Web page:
In praise of Azul

By Derek Turner

This year’s recently announced winner of the coveted Spiel des Jahres award for the German game of the year was Azul. Azul is an instant classic abstract strategy game that is easy to learn and play and that looks great. It has been one of my favourite games over the past few months, and it is one of the few games that I can always pull off my shelf and play.

But what makes Azul so great? There are four factors that make Azul an incredible game: production value; mechanical simplicity; natural interactivity; and abstract complexity.

Production Value

One of the first things you notice about Azul is that it has fantastic production value. The tiles you place are heavy and beautiful, which is extra satisfying considering that they could have produced them with cardboard (to much less effect). There is something about the tactility of pieces like the tiles in Azul that inexplicably makes the experience of a simple game that much richer.

The last time I felt so unreasonably satisfied with the components of a simple game was Splendor, as the heavy poker-like chips in that game made a huge difference to my enjoyment of the game. I can see why some Hanabi players prefer the tiled version to the card version, and why some gamers spend lots of money to acquire Deluxe sets or replacement resources that look and feel better, and Azul does it well right away (with the exception of the first player token, but Plan B Games has now released a tile version of that, too.)

Mechanical Simplicity

Azul is simple to learn and play: take all tiles of one colour from one location and play them on your board. When all the tiles are taken, each player gets to move any completed lines over and score them. Scoring is similarly simple: all adjacent tiles are worth 1 point, and then there are some negative points possible if you cannot play all the tiles you take on your board. Then there are some end-game bonuses for which you can (and should) aim.

Azul takes under five minutes to explain and about half an hour to play, and it is this simplicity that lends itself to be able to played by almost anyone with any level of gaming experience.

Abstract Complexity

Azul would likely not have the same kind of appeal for me (or for other gamers) if it did not pair that mechanical simplicity with the abstract complexity and randomness that also makes it significantly replayable. There are twenty tiles in each of five different colours, which provides for more than enough different possibilities for distribution that I think it’s effectively safe to say that no two games will ever be exactly the same.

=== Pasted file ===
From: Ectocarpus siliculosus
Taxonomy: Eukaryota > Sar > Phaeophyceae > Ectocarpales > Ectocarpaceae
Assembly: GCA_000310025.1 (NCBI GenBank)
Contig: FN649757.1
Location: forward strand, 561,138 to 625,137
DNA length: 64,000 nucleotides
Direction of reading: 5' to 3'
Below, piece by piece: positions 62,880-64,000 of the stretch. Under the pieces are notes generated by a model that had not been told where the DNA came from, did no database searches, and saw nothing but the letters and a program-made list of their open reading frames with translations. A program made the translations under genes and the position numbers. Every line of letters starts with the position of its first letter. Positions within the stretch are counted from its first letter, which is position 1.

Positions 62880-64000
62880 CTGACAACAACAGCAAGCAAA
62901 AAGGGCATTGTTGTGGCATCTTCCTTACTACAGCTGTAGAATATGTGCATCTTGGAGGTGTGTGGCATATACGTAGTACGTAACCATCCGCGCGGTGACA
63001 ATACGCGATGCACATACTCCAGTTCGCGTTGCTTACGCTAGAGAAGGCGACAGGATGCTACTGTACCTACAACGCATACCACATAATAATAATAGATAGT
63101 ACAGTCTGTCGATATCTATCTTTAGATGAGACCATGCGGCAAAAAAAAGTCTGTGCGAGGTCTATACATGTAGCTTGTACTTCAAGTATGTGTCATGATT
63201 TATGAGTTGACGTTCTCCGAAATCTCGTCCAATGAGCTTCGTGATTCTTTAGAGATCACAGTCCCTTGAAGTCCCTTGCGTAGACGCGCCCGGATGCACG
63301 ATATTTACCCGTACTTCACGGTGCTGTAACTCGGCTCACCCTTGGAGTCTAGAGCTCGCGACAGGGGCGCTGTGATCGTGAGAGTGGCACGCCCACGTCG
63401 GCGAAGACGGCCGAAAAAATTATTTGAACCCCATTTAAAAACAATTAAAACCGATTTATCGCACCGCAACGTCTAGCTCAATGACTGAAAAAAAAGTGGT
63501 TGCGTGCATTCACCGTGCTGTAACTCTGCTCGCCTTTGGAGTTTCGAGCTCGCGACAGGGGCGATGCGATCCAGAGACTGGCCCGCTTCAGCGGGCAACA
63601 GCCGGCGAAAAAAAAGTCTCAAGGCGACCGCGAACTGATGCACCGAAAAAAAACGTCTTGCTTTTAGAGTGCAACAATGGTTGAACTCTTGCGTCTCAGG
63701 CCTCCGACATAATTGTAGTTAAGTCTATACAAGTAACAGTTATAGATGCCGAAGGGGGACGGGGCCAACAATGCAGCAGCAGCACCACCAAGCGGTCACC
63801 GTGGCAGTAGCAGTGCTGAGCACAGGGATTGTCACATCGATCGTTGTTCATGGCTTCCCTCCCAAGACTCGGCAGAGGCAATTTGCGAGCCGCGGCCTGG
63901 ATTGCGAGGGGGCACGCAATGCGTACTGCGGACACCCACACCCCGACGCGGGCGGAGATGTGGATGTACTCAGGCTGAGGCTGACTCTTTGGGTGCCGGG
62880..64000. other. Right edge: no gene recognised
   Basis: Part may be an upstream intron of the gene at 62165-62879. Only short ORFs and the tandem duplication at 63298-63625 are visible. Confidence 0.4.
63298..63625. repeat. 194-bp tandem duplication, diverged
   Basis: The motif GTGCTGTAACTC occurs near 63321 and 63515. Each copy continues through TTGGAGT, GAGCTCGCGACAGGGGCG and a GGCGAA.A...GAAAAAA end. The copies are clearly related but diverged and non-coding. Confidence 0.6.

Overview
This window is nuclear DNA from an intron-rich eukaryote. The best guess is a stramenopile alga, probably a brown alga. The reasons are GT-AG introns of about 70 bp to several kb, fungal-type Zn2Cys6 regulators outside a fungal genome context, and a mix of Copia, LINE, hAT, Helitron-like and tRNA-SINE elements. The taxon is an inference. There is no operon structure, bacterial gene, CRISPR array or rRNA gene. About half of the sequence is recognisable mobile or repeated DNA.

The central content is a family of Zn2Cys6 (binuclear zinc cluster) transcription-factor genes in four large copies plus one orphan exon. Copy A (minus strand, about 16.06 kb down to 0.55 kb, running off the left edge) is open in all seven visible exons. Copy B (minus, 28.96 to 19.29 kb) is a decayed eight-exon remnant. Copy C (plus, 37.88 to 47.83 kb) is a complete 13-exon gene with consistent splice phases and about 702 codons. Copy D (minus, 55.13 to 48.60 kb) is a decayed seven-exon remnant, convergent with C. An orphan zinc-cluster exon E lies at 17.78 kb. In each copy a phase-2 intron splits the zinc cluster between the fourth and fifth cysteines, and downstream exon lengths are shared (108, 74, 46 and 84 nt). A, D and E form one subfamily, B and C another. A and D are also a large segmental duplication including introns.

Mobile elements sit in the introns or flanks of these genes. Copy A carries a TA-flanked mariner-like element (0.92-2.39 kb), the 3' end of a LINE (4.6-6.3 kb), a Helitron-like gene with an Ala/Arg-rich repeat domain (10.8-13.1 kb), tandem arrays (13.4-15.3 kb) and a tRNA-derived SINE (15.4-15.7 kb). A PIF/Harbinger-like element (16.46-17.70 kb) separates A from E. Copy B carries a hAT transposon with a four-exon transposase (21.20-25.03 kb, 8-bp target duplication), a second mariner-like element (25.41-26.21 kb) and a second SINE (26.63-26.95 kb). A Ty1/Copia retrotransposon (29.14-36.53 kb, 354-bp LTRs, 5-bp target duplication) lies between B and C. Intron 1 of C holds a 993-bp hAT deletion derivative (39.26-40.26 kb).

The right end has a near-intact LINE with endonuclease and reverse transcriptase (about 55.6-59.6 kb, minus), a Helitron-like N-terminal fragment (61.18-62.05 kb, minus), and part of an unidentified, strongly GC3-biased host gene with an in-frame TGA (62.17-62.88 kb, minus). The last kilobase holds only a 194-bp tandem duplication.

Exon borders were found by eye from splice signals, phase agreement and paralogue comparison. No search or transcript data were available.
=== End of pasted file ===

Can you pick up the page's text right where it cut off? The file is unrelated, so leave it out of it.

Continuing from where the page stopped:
It’s often not easy for a game to provide both familiarity and endless combinations, but Azul manages to balance the two well. There does not seem to be any one dominant strategy, and the complexity makes every game something new.

Natural Interactivity

The last fascinating aspect of the game is how interactive it quickly becomes. A player’s first play is often spent thinking mostly about their own board, but most experienced gamers quickly realize how important it is to look at the other player’s boards; often, the tiles you keep another player from taking are more important than the ones you take.

Azul is like many abstract strategy games in this respect, and the fact that the players at the table significantly affect the game is also one of the reasons that Azul works so well. Also, the fact that it plays up to four players elegantly is a significant mark in its favour, as many abstract games are either limited to two players or become two two-player games at a higher player count.

Conclusion

Azul is not the first game to rather elegantly incorporate all of these criteria into a game like this, but it has instantly become one of the more memorable examples of its type, rightfully earning its place among the Spiel des Jahres winners and similarly classic abstract games like Reiner Knizia’s Ingenious. It is the kind of game that designers wish they could create, and I think that this is a game that people will be playing in fifty years (or more).

The four aspects for which I have praised Azul – production value, mechanical simplicity, abstract complexity, and natural interactivity – are all values to which any game should ascribe, within the expectations of genre.  The fact that Azul accomplishes all four so expertly is part of what makes it the “game of the year”.

And there is perhaps one more aspect that makes Azul such a brilliant accomplishment: marketability. Plan B Games has announced that all of its games will feature simple titles and concepts (like Azul), and it should come as no surprise that they have already announced the next game they will release: a sequel of sorts to Azul, subtitled “Stained Glass of Sintra”, which already looks to replicate the kinds of successes that Azul established.

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